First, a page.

Specification

Registration Number UK Registered
Chassis Number 1340
Year 1919
Make Sigma
Model 10 HP

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Description

Ask any averagely well-informed car connoisseur to name the country producing the world’s highest volume of cars in 1910, and I’d bet you a pint of the best that they’ll name the USA, and bring Henry Ford into the conversation shortly after that. Some, maybe more subtle, will name Germany, on the basis that they’d been first off the blocks when Herr Daimler wobbled down the road twenty-five years earlier. Both wrong, however: the mildly surprising answer is France. Not so surprising, on further examination – already wealthy and heavily industrialised, (the world’s first ever neon sign flickered into life in Paris the same year) huge distances needed to be covered between cities, and the country still retained Napoleon’s mighty legacy of superb roads.

The innumerable variety of individual manufacturers rose continuously until the outbreak or World War I, and a minor footnote has to cover the Sigma company. Born in a Paris suburb, like many other marques, the company survived the war, and continued to offer until the late 1920s a number of models of undoubted charm and personality, with an unmistakeably ‘French’ flavour to them. We are pleased to be able to offer a 1919 Ten Horsepower, a model which attracted extremely favourable notice from The Autocar on its English launch, with comment on its distinctively ‘sporting’ nature for a small car, with what one feels was a slightly surprised English eyebrow raised at its robust feel.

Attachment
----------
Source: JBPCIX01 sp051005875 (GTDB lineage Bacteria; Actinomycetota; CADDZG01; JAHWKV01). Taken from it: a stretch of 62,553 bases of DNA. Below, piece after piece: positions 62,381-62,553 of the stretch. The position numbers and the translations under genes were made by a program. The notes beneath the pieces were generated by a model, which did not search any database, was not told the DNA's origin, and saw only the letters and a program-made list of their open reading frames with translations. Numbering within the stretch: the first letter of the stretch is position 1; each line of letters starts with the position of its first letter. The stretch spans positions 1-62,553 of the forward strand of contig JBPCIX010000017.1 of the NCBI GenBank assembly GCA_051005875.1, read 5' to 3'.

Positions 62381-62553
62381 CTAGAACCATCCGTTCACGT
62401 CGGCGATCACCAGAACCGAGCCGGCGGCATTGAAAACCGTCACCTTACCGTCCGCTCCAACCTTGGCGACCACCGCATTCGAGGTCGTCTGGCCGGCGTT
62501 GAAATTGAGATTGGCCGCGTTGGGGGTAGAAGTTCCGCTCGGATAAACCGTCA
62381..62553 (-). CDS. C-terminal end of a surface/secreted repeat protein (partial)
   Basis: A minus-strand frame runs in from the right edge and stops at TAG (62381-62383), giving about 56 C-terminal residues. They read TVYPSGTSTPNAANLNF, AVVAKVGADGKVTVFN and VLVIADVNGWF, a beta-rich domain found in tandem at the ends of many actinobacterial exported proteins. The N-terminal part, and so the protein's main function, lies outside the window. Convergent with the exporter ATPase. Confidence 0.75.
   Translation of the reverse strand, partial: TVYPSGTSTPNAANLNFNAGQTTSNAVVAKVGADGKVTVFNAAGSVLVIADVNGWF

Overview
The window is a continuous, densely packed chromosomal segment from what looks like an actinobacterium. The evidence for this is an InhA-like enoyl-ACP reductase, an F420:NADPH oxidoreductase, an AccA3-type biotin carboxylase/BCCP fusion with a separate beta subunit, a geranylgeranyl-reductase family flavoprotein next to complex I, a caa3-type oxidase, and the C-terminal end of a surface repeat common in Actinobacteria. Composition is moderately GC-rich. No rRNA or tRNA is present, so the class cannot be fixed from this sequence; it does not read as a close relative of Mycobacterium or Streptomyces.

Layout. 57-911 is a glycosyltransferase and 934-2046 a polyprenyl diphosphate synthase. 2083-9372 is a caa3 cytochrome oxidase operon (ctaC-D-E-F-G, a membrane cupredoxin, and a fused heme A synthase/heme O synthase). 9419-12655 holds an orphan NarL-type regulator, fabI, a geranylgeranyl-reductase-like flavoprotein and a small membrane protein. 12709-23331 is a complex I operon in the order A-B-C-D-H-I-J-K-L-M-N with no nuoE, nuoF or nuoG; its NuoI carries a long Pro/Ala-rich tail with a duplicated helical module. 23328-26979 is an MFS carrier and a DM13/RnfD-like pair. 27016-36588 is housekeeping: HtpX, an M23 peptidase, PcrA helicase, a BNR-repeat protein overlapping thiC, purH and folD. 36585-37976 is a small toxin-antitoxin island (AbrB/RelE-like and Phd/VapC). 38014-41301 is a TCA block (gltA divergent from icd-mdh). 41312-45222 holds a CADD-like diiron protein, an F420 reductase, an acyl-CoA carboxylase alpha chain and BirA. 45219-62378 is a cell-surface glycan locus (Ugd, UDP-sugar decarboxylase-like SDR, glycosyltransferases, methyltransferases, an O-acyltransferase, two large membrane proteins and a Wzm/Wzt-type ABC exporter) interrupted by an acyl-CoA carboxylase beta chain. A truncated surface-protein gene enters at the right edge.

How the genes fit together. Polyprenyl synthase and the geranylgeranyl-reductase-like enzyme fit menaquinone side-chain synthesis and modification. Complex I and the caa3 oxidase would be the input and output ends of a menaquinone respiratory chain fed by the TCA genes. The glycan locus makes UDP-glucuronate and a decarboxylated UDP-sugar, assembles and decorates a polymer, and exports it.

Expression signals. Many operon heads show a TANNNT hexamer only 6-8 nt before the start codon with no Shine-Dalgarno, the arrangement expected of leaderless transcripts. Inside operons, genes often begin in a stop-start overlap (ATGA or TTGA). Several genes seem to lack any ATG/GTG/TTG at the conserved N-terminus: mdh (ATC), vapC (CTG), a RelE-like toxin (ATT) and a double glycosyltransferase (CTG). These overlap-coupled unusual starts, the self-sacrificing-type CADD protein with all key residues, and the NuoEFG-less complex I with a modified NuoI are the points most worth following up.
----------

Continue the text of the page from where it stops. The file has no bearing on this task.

The car, which must be close to unique as a survivor, is powered by a 1600cc Ballot engine, mounted in unit with a four speed gearbox. Little is known of the early history of the car, which bears a Devon registration, but a faded number ‘7’ painted on the radiator core might suggest little sporting use which might be fu to trace. It then seems to have spent a considerable period in a couple of collections in the North of England, but has clearly been sympathetically kept rather than subjected to a ‘tear-down’ restoration.

This is a very rare car, or undoubted charm with its delightfully original dashboard instrumentation and impressive array of brass brightwork. It is offered at a price estimate which can take in very few ‘voiturette; style cars with this level of quality and Gallic charm.